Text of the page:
It will take more than a runny bottom to stop us night diving! All were present. Lots of sleeping fish including a giant trigger fish. These things like to attack divers so it was nice to be able to have a closer look while he was sleeping. Saw eels, lots of blue spotted rays, plenty more. Highlight for me was a big fuzzy hermit crab wandering along with his shell, shell included he was about the size of a peeled coconut!
A great dive but spoiled for Charlie when he was pushed onto a sea urchin by someone from another dive group and got two spines in his leg. Spoiled for me when I whacked my hand into one and got a spike. They give you nasty pain for about 10 min and you can't get the spike out. Charlie dug a great big crater in his leg trying. Mark tells me they carry no poison (didn't feel like it!) but can have bacteria and can get infected. Mine healed fast.
Mark wanted to go to a Muay Thai fight tonight as his belated birthday treat. Turns out he used to do a bit of this when he was a tad younger. Sounds pretty violent but the fighters featured on the poster included some kids so maybe it's just like any other martial art. I met the local champion promoting in the street. His face looked a bit crushed.
Anyway, we were too exhausted and sick after the night dive so we gave it a miss. Cheap cocktails and Tiger beer were still on the agenda though.
This time Mark is too sick to dive so just 3 of us again. He didn't have it as bad as Charlie and Tanya who were still not so great but keen to get in the water. First dive was a good one, a giant puffer fish (probably the same as what my Dad calls a north-west blowie) posed for the cameras, about 45 cm long. The end of the dive was something Rachael described as "fields of heather". If you've ever been to Scotland you'll know about the pink and green shades of heather that look like nice soft round cushions. The coral made the same effect. Lovely yellow butterfly fish that we had seen throughout the dive in pairs, gathered in a huge school over the heather. So pretty. Last dive we had done before but with a boat full of Open water divers trying to graduate we couldn't have it all our way. The dive instructors always argue with the Master divers taking "fun"divers like us over which sites to go to.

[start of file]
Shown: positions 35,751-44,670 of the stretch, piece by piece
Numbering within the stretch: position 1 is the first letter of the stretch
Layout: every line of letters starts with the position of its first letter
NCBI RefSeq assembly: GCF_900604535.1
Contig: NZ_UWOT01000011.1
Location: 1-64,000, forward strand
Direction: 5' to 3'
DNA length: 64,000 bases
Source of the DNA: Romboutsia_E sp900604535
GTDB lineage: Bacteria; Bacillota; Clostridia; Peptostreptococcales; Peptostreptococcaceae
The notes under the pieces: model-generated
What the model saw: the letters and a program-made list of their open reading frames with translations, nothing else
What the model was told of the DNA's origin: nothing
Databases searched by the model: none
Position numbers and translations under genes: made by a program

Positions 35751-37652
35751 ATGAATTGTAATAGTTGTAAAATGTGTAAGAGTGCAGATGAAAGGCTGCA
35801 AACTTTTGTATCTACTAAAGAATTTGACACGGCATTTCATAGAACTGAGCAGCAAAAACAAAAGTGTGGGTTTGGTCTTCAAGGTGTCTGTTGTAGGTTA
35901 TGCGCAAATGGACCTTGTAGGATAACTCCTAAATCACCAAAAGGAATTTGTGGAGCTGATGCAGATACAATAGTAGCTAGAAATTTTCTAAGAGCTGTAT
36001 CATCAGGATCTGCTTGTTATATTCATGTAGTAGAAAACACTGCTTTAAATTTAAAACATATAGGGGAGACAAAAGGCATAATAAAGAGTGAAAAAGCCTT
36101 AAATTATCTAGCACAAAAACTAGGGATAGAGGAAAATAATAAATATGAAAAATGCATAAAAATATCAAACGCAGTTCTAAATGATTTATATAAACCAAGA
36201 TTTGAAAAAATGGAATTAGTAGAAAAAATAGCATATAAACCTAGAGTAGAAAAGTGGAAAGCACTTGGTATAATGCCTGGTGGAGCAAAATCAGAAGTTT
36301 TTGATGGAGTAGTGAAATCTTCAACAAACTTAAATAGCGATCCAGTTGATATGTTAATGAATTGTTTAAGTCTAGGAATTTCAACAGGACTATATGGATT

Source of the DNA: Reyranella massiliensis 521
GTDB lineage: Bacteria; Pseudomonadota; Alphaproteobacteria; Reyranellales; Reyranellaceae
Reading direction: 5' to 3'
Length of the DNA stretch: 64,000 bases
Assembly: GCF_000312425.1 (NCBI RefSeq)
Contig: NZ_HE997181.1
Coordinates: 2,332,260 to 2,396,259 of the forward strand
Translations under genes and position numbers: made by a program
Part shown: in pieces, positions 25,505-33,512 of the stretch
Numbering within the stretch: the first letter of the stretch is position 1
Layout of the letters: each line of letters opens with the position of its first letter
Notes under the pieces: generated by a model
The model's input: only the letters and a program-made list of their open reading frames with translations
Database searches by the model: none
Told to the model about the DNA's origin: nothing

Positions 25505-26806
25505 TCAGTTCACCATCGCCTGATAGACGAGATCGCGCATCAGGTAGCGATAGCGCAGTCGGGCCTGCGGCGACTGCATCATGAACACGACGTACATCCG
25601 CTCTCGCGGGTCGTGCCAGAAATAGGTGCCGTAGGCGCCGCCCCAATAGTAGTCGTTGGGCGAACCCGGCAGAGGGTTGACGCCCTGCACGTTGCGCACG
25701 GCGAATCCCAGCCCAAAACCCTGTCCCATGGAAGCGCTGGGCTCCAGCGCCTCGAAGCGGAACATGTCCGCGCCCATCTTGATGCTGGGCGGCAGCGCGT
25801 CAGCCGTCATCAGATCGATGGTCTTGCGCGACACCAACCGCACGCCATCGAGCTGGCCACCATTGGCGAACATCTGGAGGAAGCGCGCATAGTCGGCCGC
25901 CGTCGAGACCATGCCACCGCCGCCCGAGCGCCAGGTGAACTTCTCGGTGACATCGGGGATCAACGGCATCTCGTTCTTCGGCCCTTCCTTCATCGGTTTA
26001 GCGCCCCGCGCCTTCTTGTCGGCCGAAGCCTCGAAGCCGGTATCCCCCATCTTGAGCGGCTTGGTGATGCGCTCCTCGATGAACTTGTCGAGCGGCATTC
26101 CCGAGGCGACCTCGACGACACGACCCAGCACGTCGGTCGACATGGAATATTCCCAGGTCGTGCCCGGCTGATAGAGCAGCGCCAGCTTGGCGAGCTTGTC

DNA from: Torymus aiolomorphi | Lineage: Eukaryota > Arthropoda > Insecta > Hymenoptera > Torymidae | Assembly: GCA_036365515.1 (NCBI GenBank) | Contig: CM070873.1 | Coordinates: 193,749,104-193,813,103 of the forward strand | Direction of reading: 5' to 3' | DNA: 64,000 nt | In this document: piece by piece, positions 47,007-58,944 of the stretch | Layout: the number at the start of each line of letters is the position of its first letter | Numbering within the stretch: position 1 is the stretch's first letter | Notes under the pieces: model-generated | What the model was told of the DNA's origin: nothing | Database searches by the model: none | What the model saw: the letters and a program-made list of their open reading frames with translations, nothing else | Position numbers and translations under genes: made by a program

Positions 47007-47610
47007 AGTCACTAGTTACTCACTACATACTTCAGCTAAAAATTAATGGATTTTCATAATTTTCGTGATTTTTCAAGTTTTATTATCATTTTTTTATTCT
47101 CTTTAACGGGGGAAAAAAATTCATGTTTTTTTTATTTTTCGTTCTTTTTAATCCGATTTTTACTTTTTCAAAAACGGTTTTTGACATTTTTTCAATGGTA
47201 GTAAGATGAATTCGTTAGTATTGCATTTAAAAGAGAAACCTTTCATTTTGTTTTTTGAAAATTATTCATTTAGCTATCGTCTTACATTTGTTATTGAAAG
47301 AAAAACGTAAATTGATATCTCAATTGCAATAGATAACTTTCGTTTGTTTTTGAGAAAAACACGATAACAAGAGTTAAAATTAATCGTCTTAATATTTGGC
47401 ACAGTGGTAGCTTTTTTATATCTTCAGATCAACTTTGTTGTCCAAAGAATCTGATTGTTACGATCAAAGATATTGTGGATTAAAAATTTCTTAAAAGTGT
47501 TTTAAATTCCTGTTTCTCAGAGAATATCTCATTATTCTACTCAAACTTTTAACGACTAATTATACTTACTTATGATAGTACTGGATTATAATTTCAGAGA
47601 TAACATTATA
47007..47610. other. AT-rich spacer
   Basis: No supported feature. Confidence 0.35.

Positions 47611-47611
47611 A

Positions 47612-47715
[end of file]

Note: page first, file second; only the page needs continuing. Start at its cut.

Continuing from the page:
I have never done a dive with so little current. On the safety stop (at 5m for 3 min) I just hing there without moving a muscle watching the busy world underneath. So relaxing. And so good to be warm on a dive. Too hot for most!
What the hell are all these spots on my arms? One morning I woke with them all over my right forearm, the next day it was the left. We thought bed bugs but Mark has none and they don't look right. We've concluded they are sandfly bites (actually they wee on you so it's not a bite) they don't appear right away but they end up forming hard itchy red lumps that sometimes blister. Bizzare that they are on my arms not my legs. Looking around town we see that plenty of people have revolting spoty legs. Must stop scratching!
That afternoon we booked our flight to Siem Reap Cambodia. I'm pretty sure the chick at the net cafe who helped us with the phone call was no chick - a lady boy in her day job. Eye-liner only and a bit too much.
We walked to the more upmarket end of town for dinner. By this time Mark and I were coming down with a cold so we were feeling viral and grumpy. So once again we weren't in the party mood. Despite all 4 of us being sick party poopers while on Koh Tao, we had fun catching up with Tanya and Charlie again.
I woke at 4.30 again (Why does this keep happening????) so I got up and took some early morning beach photos. Flew Bankok air via Bankok to Siem Reap Cambodia. Note to other travellers - bring a passport photo for your Cambodia visa. Bankok Air has been really good apart from not giving me a gluten free option. You can't have everything.
Time to get out my phrasebook and learn a couple of Khmer words..